By Dan Namowitz
Aircraft Owners and Pilots Association
When river flooding from violent storms shut down a major interstate highway in Texas and threatened to disable key public facilities in mid-March, general aviation pilots provided officials monitoring the situation with timely updates on the rapidly changing situation.
Different pilots and members of the Texas Wing of the Civil Air Patrol (CAP) flew dozens of missions and took thousands of digital photos in support of the emergency response. And in some cases, they found that the risks posed by the situation weren’t only on the ground.
“The State Operation Center uses the imagery for state response and mitigation planning by Texas Division Emergency Management, Texas Commission on Environmental Quality and Texas Department of Transportation,” the CAP’s Texas Wing said on its website.
The CAP was credited for doing “a great job of day-by-day documentation of changing conditions at key structures,” by Dr. Gordon Wells, program manager of the Center for Space Research at the University of Texas-Austin.
As a newspaper in Tyler, Texas, reported, some CAP pilots flying as low as 1,000 feet agl initially found themselves in the same airspace as numerous aircraft of various types, “‘from helicopters to ultralights,’” according to Maj. Steve Robertson, southwest region director of emergency services, that were not monitoring the same frequencies, but also pitching in. The profusion of traffic caused some CAP aircraft “to deviate from the intended flight route,” the paper reported. At the CAP’s request, the FAA imposed a temporary flight restriction for a portion of the recovery period. The TFR included unmanned aircraft in the flight prohibitions.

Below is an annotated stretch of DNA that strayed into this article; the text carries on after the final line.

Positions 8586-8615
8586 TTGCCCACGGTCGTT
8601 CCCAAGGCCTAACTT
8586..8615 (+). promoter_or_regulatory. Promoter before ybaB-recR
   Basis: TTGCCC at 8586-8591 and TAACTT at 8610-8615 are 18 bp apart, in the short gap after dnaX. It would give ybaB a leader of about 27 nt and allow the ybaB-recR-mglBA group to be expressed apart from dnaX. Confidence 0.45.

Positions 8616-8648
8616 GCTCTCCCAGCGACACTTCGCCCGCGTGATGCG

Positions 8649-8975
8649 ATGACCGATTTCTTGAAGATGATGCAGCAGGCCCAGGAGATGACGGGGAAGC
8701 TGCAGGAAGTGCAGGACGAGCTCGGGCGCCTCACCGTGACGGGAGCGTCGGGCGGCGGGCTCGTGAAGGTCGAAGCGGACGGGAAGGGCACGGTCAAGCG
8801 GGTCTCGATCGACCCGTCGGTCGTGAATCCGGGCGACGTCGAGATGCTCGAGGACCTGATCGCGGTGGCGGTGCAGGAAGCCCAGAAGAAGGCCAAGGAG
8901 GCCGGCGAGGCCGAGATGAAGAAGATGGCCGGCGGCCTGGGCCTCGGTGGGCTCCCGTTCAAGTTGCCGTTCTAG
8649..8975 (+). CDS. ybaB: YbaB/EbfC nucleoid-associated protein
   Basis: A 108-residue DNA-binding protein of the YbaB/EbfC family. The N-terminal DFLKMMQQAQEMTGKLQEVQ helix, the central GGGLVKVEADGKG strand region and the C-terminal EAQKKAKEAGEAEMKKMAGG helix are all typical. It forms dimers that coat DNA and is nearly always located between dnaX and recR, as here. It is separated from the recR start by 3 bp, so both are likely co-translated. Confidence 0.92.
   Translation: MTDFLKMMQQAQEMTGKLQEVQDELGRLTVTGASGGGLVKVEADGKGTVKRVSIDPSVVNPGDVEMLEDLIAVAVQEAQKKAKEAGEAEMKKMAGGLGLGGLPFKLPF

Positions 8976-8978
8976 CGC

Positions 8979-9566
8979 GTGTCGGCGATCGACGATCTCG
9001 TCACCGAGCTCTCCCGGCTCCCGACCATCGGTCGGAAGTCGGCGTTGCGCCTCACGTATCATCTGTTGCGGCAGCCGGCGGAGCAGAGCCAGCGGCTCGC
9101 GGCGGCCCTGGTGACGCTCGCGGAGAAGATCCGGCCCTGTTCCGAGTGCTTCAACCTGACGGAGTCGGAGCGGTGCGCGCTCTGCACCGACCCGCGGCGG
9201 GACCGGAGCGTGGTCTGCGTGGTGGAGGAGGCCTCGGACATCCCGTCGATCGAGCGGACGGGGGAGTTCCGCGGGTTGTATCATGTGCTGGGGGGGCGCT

On March 17, the Weather Channel reported that the Sabine River dividing Texas and Louisiana crested at Deweyville, breaking “the unofficial highest river level set over 130 years ago” after a week of torrential rain. Mandatory evacuations, the flooding of hundreds of homes and numerous rescues were in progress as two reservoirs on the river overflowed. Along the border of Texas and Louisiana, the Weather Channel described the river’s flooding as “historic.”
South of Deweyville, the two-state area continued to be hard-hit.
“Interstate 10 was closed at the Louisiana/Texas border for at least four days,” said AOPA Central/Southwest Regional Manager Yasmina Platt, who monitored some of the continuing CAP flights’ radio reports as she flew herself from Orange, Texas, to Baton Rouge, Louisiana, to participate in a legislative hearing on March 21.
About one-third the length of I-10, which runs from Santa Monica, California, to Jacksonville, Florida, and is the southernmost major interstate highway in the United States, is within the state of Texas. The highway reopened on March 18 after waters receded.